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More Psuedo-Science and the Preposterous Claims of Anti-Ethanol Activists

March 29, 2011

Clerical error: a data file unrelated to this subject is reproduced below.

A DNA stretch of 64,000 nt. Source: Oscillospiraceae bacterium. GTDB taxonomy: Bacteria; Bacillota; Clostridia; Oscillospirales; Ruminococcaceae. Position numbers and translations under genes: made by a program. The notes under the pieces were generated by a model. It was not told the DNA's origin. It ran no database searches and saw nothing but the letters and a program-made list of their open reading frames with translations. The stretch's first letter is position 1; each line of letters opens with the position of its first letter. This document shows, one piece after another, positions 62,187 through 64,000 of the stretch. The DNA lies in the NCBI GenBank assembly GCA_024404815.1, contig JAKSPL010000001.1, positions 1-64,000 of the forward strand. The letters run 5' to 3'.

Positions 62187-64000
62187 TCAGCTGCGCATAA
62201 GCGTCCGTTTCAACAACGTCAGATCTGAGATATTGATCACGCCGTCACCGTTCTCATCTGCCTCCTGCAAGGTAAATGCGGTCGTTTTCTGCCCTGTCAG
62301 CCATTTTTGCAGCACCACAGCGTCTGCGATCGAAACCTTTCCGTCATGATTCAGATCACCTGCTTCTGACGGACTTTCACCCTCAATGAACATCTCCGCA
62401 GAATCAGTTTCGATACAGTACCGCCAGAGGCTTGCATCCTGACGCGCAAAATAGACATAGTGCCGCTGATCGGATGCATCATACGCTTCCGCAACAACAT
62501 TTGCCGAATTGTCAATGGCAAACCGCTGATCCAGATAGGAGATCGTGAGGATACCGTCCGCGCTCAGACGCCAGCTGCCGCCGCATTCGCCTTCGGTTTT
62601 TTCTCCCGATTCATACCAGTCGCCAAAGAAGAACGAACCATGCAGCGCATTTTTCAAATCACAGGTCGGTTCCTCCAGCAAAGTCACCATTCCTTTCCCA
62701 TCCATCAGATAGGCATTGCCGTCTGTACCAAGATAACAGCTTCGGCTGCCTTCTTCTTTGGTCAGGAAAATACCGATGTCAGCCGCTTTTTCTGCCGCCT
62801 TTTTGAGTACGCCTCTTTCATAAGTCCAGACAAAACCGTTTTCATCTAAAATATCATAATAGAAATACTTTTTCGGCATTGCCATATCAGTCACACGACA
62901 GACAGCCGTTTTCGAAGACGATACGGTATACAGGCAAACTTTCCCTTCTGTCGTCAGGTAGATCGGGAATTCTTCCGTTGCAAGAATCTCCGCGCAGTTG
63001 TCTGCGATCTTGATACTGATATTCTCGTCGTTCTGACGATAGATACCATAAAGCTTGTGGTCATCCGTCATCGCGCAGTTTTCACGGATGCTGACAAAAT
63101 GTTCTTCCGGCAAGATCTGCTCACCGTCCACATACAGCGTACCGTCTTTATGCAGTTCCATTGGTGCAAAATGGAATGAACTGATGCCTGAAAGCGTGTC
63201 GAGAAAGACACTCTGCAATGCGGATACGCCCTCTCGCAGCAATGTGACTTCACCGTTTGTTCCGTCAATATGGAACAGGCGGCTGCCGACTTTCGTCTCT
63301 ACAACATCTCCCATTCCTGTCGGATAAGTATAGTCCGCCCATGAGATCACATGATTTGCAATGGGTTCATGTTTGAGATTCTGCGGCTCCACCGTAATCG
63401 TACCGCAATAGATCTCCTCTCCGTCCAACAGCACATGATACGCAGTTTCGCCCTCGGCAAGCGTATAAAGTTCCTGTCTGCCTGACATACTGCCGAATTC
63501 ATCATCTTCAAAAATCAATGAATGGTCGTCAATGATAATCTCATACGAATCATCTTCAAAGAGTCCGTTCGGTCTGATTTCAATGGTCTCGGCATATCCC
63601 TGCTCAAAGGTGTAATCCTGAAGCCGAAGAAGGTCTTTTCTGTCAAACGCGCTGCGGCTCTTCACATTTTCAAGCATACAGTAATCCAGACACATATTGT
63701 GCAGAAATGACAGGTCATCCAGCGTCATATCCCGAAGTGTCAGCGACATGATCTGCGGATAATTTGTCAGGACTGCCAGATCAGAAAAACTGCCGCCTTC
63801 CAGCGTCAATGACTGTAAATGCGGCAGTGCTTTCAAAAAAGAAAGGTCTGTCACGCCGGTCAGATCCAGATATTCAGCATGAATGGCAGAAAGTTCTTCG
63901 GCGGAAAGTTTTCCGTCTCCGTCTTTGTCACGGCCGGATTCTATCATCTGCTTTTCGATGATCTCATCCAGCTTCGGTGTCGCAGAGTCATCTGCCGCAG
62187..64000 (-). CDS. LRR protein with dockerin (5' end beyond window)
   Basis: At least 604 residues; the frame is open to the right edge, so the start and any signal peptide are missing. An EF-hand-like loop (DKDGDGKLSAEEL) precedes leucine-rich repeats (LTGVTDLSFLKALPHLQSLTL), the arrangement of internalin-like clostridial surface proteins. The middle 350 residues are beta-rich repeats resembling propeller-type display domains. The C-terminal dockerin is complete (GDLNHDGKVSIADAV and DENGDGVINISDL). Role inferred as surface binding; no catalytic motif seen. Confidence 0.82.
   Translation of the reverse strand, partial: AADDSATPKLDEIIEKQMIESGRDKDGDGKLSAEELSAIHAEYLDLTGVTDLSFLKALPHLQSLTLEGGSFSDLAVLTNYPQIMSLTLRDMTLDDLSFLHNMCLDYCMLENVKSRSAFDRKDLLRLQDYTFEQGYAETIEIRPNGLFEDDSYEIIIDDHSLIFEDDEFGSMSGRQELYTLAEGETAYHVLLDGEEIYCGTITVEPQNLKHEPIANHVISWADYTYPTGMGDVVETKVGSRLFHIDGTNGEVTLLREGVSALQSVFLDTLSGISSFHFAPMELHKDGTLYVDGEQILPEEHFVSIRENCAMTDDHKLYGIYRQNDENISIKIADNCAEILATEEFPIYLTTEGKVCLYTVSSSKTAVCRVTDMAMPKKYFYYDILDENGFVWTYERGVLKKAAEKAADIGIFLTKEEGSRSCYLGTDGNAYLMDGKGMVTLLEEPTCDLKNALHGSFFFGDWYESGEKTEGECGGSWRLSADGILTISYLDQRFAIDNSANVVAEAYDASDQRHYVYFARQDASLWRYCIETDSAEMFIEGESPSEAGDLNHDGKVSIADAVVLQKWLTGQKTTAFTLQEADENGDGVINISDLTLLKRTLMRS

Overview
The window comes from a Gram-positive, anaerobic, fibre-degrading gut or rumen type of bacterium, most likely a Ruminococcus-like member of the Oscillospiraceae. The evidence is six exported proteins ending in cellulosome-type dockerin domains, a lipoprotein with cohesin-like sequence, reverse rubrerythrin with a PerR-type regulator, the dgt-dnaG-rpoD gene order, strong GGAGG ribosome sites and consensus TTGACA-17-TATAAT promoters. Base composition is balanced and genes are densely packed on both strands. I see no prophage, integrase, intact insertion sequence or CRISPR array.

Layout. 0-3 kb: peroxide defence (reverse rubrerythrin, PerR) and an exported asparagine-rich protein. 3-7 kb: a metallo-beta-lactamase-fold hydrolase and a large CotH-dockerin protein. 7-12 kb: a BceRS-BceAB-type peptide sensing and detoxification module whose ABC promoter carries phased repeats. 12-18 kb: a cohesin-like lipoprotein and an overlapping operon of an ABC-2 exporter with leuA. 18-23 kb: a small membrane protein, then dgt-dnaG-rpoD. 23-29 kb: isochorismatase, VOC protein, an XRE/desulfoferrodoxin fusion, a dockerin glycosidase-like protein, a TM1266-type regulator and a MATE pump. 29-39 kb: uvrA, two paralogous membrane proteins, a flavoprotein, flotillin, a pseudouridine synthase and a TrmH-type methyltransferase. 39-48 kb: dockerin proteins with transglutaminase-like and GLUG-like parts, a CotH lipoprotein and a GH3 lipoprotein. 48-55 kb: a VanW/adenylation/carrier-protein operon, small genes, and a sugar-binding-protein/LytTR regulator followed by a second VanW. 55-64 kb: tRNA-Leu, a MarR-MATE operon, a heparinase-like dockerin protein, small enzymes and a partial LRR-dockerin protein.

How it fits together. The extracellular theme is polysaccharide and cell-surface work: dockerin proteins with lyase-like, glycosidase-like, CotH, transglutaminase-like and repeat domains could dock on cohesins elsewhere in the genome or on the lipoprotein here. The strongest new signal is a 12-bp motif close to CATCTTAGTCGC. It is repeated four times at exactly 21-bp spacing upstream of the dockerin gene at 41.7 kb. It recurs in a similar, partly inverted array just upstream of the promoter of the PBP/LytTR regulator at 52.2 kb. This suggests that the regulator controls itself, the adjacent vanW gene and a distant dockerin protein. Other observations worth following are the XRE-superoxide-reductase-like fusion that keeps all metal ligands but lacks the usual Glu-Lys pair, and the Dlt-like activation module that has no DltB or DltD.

A new pseudo-analysis published by the controversial and discredited Journal of American Physicians and Surgeons claims that biofuels expansion is increasing hunger and poverty-related health risks in developing nations. The four-page article was written by Indur Goklany, a long-time biofuels critic and contributor to the Cato Institute, also a long-time opponent of renewable fuels. Based on an ill-conceived and opaque method that misinterprets and misrepresents the findings of the World Bank and other researchers, the paper is nothing more than anti-farmer and anti-biofuel vitriol cloaked as real analysis. It simply can't be taken seriously and it's not at all surprising that the only publication that would ever consider publishing this piece would be the Journal of American Physicians and Surgeons. The Journal of American Physicians and Surgeons is an "open source" (i.e., not peer-reviewed) journal published by the Association of American Physicians and Surgeons (AAPS). The organization and its members have been routinely criticized for masking political agendas behind a thin veil of "science." The journal has been rejected over and over by the mainstream medical profession and legitimate medical media sources. The journal is widely recognized as a spigot for political ideology and it is not listed in any major academic literature databases. Previous articles in the journal have been denounced by the World Health Organization, American Academy of Pediatrics, and others. The journal's lack of integrity aside, the assumption-laden premise of Goklany's paper is preposterous. It argues that biofuels demand pushes agricultural commodity prices higher, which in turn leads to higher food prices, which then pushes developing nation households into poverty, which results in increased incidence of premature death and disease. The paper's slapdash method involves selectively choosing worst-case data on the possible impacts of biofuels expansion on commodity and food prices, then pairing it with worst-case data from other sources on the impacts of higher food prices on poverty rates, and finally adding in worst-case assumptions about poverty-related health risks. The four-page paper relies primarily on two previously published studies (Cororaton et al., and De Hoyos and Medvedev) that utilized World Bank economic models to estimate the impact of biofuels expansion on commodity and food prices. In its press release, the AAPS passes these studies off as "research by the World Bank," when in fact the two studies in question only used World Bank models and their authors were careful to point out that, "The views expressed here are those of the authors and should not be attributed to the World Bank or any affiliated organization." Notably, in 2010 the World Bank itself renounced the results of its own study on biofuels and food prices from 2008 that used the same suite of economic models used in the studies underlying Goklany's paper. In 2010, a World Bank study admitted that speculative investment in commodities had far more to do with the food price increase in 2008 than biofuels. Goklany conveniently sidesteps the latest information from World Bank. One of the studies Goklany relied heavily upon (Cororaton et al.) found that if countries meet their announced biofuels production targets (such as the U.S. RFS2, Canadian RFS, and EU Renewable Energy Directive), prices for corn and other feed grains would increase by just 1% by 2020, wheat prices would rise by 1.2%, and oilseeds by 1.5%. Because these commodities are minor components in most finished food items, overall food prices would be 0.5% higher in the developing world and just 0.2% higher in the developed world, according to Cororaton et al. Not satisfied by these rather dull numbers, the Goklany instead article apparently chose the results from a worst-case scenario in the Cororaton study that wildly exaggerates biofuels production by 2020. At least that's what it looks like—it's nearly impossible to follow the methodology from start to finish and there's no supporting material available to our knowledge. In any case, it is dishonest and absolutely ludicrous to suggest that a 1% increase in corn prices over the "business as usual" case between 2004 and 2020 would somehow force more households into poverty, especially when consumers in developing nations get few if any of their daily calories from feed grains like corn. The article also brazenly ignored Cororaton's conclusion that biofuels expansion also offers economic benefits to the developing world. These economic benefits likely would offset any slight increase in food prices that could possibly be traced to biofuels. In his paper, Cororaton stated, "Expansion of biofuels leads to higher wages of unskilled rural labor relative to wages of the other labor types which are skilled urban, skilled rural, and unskilled urban. This is true in developing countries." Biofuels as a source of rural development—gee, what a concept. Even if the article's conclusions could be taken seriously, which they cannot, one must question why the author would not counterbalance the supposed increased health risks associated with biofuels expansion with the documented health benefits associated with biofuels. For instance, research by the Lawrence Berkeley National Laboratory found that eliminating 10 percent of emissions from gasoline-run motor vehicles in the U.S. through the substitution of biofuels would result in reducing annual health damages by up to 20,000 disability adjusted life years (DALY). The ability of biofuels like ethanol to reduce carbon monoxide emissions and decrease toxic gasoline compounds like benzene, toluene and ethylbenzene was totally overlooked by the author. He also ignored the fact that biofuels like ethanol eliminate the need for the known cancer-causing carcinogen MTBE, which is still used in many developing countries in Africa, Central America and the Middle East. Hopefully, the media and medical community will put this junk science where it belongs—in the trashcan.